This reform, in particular, would not only make India a more attractive destination for the foreign firms engaged in manufacturing businesses But would also increase the employment opportunities for the people of India. It would also increase the profitability which means that now the companies would have surplus money in their hands, which they can use to expand the existing businesses or rather invest in new ventures. This latest tax cut is expected to give India a more competitive advantage on the global stage.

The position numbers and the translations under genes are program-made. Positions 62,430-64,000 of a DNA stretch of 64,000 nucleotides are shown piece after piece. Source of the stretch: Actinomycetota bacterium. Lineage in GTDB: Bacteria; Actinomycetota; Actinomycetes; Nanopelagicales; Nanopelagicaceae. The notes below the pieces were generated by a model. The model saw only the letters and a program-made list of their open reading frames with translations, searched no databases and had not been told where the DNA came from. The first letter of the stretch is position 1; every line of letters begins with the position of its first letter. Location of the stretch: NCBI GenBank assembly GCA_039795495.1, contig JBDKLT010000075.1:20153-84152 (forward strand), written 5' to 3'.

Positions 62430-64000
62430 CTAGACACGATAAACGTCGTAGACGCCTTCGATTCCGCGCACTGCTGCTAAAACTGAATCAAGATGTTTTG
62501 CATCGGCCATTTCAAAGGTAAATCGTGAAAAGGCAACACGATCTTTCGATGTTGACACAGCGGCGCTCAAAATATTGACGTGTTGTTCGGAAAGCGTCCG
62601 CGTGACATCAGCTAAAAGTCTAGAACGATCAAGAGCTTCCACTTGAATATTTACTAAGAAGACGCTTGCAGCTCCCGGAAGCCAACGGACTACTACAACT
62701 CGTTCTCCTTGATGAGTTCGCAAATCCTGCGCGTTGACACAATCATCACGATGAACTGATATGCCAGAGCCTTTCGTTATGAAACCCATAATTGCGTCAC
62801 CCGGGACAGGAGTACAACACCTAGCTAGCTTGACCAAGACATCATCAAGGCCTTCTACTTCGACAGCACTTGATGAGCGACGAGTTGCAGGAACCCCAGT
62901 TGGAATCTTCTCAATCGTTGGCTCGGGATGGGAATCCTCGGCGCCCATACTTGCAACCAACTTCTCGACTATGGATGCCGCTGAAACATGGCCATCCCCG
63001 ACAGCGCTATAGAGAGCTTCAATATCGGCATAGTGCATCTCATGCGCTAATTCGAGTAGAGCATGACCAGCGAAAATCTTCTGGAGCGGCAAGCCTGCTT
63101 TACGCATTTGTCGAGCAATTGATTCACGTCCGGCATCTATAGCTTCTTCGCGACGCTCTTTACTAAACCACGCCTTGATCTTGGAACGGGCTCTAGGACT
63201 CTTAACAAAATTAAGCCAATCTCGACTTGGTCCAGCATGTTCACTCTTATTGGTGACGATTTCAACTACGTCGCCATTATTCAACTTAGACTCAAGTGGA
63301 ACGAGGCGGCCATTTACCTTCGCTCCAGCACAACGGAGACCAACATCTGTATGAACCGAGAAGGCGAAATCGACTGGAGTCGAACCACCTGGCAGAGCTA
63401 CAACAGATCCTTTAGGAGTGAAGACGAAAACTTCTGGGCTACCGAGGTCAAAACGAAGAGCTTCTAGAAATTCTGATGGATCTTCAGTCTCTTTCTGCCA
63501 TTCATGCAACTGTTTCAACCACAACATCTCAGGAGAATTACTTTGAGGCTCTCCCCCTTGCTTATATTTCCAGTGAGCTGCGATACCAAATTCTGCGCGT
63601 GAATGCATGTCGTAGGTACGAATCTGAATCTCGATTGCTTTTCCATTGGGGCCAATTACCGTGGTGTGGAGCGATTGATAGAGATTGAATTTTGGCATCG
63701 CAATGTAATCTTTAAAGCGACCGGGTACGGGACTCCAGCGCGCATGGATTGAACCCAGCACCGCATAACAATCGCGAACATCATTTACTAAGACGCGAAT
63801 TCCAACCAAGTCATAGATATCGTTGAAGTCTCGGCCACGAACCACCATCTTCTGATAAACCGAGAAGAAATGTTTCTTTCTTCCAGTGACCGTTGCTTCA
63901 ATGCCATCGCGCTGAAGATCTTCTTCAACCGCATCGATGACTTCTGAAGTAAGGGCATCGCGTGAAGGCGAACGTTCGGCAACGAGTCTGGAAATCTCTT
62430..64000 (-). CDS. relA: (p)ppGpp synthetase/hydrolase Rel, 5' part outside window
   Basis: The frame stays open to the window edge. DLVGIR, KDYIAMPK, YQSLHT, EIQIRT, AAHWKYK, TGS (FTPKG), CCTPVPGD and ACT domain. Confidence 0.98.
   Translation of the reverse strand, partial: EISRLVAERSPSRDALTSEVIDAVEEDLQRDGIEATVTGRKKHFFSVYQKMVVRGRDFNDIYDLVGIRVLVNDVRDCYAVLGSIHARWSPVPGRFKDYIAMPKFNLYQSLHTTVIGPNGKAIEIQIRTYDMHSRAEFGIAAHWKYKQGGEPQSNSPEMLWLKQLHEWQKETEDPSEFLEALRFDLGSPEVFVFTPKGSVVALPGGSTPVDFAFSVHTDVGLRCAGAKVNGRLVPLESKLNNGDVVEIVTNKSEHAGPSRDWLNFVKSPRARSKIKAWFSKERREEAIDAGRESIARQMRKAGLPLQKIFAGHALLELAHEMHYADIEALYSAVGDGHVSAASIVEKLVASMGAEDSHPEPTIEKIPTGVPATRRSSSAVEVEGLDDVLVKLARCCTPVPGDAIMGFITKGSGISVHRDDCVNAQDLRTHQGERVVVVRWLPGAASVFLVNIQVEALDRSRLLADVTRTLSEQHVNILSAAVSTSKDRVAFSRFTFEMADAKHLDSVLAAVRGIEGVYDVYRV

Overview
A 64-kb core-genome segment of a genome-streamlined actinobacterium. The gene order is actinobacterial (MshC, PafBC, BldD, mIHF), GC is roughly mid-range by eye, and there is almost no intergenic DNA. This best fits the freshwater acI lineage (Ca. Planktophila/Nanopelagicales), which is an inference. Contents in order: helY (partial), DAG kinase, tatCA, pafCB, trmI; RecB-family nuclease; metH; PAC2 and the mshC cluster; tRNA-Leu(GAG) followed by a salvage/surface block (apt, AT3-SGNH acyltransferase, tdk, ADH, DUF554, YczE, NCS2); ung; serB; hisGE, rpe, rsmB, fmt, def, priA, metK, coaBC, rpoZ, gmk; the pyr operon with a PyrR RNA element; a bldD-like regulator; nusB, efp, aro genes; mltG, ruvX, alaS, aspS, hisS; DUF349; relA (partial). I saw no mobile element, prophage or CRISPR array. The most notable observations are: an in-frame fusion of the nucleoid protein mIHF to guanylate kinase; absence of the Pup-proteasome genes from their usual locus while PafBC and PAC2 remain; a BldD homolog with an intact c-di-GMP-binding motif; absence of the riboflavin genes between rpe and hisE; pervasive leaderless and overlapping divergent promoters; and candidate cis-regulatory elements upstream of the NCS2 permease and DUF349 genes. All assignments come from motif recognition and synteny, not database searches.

From the above discussion, we can see that there is a need to bring reforms to the existing tax structure of India. Not only the progressivity of tax but also the tax to GDP ratio which is far below than the other nations. In terms of the tax rates in personal income and corporate tax, we found that India already has moderate rates and graduated slabs. We have discovered that India now has a moderate tax rate when it comes to both corporate or Income tax and there is no further reason to lower the tax rate but the administrative expenses are a major concern which not only increases the cost of the collection but also the time involved in doing all the compliances. Since there are a lot of exemptions and deductions offered to the taxpayer due to which India loses a large part of its revenue collection. This accounts for about 8 to 9 percent of the existing GDP and due to this liberalized structure we lose a large portion of tax but the more concerning part is that most of the deductions and exemptions are availed by the privileged sections, therefore, there is a need to change the existing system. So that the privileged class does not exploit in the name of deductions and exemptions and we lose the revenue which was to be collected by them. We need to reassess the existing taxation system and policies for the underprivileged sections of the population and bring changes according to it. In terms of reforming the existing taxation structure in India, we need to consider the taxation structures across the globe. As we are well aware of the fact that the cost of compliances in India is far more than most of the nations of the world. We need to reduce the compliance cost and in order to do that we can adopt a structure of administration adopted by the UK government, it would not only reduce the cost of tax collection but would also reduce the time involved in doing so.